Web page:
Is lying about military medals or service a crime?
In 2005, Congress passed and the President signed the Stolen Valor Act of 2005* into law. The Act prohibits the unauthorized wearing, manufacture or sale of any military medals and decorations. The Act makes it a federal misdemeanor to falsely represent oneself as having received any U.S. military decoration or medal. If convicted, defendants may be imprisoned for up to six months, unless the decoration lied about is the Medal of Honor, in which case imprisonment could be up to one year.
The law was passed to prevent impostors from “stealing the valor” of soldiers returning from engagements in Afghanistan and Iraq. There were a reported 200 alleged violations of the Act in 2009. But this leads to the question of one’s right to free speech. Is lying about your past a crime? Is the fabrication you brag about hurting anyone other than yourself once caught?
Xavier Alvarez was a 50-year old man in California. He was a member of a local water board and at a meeting in 2007, he introduced himself saying “I’m a retired Marine of 25 years. I retired in the year 2001. Back in 1987, I was awarded the Congressional Medal of Honor.” As it turns out, Alvarez never served in the military and didn’t receive the Medal of Honor. He was charged with violating the Stolen Valor Act. He pleaded guilty and was sentenced to three years probation, 400 hours of community service to be completed at a Veteran’s hospital and a $5,000 fine. Alvarez appealed his case and in 2012 the U.S. Supreme Court issued its decision.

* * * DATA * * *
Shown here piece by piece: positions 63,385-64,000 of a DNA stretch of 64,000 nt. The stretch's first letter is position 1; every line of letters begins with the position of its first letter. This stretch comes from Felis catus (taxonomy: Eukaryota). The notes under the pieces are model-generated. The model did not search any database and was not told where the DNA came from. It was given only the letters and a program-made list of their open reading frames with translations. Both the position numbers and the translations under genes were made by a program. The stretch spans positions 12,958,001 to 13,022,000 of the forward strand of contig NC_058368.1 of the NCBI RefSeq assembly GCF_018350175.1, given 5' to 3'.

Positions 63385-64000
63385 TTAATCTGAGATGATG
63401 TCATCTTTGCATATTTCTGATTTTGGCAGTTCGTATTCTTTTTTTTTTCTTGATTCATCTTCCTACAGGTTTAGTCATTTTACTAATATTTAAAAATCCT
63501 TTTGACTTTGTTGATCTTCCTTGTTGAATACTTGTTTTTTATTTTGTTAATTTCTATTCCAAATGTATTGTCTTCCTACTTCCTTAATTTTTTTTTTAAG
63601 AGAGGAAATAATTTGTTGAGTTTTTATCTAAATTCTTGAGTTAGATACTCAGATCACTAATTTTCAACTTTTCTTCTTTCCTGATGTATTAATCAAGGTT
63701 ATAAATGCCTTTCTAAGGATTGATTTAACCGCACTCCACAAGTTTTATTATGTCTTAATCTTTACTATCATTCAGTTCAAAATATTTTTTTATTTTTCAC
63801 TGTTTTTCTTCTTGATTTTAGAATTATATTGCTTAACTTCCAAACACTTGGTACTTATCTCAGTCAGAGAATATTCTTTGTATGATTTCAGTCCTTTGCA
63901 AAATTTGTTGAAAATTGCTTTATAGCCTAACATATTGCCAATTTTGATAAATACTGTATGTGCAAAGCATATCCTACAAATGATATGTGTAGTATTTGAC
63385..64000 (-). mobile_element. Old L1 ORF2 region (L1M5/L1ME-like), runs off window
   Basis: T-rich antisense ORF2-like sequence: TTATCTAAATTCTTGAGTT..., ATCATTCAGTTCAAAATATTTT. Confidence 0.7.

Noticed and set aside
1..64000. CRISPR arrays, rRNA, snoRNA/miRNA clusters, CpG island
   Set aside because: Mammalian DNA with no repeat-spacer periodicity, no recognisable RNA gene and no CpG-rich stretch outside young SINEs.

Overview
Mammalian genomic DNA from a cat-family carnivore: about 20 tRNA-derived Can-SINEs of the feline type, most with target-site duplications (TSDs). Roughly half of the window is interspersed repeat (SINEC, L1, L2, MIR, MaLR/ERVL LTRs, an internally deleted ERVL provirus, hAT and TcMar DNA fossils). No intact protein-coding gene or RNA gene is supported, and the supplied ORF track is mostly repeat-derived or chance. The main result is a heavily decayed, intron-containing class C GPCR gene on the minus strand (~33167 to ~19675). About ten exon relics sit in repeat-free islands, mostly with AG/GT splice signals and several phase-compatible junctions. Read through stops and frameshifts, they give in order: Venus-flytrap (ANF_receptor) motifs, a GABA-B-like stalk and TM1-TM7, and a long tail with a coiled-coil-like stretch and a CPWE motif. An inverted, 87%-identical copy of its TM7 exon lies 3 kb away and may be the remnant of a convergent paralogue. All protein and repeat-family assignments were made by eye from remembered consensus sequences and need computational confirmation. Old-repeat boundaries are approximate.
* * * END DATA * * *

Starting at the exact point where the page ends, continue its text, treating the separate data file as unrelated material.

With a vote of six to three, the Court ruled that the Act was unconstitutional since it violates the Free Speech clause of the First Amendment. The question before the Court was whether the government can prohibit speech simply because the speaker knows it is false. The Court recognized that certain categories of speech such as defamation or true threats are not protected by the First Amendment, but false statements alone do not present a grave or imminent threat. Criminal punishment for speech as Alvarez engaged in is improper.
In an attempt to bring back the Stolen Valor Act, the U.S. House of Representatives in Washington, D.C. voted 390 to 3 in May, 2013 in favor of a new law. The bill now goes to the Senate and, if passed and signed by the President, it remains to be seen if it will pass the First Amendment test.
Update: On June 3, 2013, the president signed a new bill with more specificity. The Stolen Valor Act of 2013 makes it a crime to lie about being decorated with the intent to profit from the lie.
*18 United States Code, Section 704